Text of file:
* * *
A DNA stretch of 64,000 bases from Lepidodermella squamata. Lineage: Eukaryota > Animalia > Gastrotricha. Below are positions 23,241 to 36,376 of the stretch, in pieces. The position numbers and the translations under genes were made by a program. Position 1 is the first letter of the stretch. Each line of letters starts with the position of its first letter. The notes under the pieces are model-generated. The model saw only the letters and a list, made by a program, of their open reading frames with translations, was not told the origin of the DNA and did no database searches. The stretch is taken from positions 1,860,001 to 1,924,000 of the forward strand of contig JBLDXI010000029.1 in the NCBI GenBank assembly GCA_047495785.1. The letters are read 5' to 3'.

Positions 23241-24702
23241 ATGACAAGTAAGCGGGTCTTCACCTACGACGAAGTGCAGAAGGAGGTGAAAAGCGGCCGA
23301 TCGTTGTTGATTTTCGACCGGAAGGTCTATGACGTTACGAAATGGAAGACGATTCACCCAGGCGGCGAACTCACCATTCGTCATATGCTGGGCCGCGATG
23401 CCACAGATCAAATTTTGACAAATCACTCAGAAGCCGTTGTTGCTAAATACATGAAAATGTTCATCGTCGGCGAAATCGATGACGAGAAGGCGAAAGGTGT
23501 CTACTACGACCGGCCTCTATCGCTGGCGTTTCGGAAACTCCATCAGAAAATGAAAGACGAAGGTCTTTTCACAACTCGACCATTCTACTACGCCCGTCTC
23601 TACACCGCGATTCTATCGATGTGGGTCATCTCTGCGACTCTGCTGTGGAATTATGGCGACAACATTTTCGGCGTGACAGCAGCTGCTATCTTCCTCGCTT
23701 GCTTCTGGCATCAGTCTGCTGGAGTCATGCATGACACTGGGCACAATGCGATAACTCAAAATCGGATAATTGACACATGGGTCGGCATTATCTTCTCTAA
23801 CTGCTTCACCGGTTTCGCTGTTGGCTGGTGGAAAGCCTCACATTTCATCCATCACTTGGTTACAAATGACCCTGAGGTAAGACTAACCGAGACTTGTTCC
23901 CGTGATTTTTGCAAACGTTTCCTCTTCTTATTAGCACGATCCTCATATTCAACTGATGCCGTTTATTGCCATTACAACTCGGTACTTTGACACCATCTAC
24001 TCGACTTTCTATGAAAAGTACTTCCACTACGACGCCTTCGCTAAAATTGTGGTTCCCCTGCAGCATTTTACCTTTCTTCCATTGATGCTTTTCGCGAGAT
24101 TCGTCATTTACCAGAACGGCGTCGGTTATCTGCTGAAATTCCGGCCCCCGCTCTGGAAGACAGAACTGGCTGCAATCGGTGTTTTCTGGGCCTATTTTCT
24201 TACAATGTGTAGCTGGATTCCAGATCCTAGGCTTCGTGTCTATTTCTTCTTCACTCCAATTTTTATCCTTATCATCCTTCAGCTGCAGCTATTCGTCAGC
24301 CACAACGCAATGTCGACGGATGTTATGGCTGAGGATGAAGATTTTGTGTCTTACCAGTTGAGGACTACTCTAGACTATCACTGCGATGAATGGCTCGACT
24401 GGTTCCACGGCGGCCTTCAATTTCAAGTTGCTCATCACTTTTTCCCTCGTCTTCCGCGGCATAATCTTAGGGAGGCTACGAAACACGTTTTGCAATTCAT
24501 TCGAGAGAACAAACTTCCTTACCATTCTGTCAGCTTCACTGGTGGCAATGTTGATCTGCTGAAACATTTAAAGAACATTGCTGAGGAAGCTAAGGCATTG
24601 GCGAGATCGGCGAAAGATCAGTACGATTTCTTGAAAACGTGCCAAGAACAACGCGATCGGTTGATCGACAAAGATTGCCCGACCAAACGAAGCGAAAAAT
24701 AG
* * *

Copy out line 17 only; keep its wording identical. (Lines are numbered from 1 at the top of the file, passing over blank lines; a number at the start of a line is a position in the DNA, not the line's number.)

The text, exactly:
24601 GCGAGATCGGCGAAAGATCAGTACGATTTCTTGAAAACGTGCCAAGAACAACGCGATCGGTTGATCGACAAAGATTGCCCGACCAAACGAAGCGAAAAAT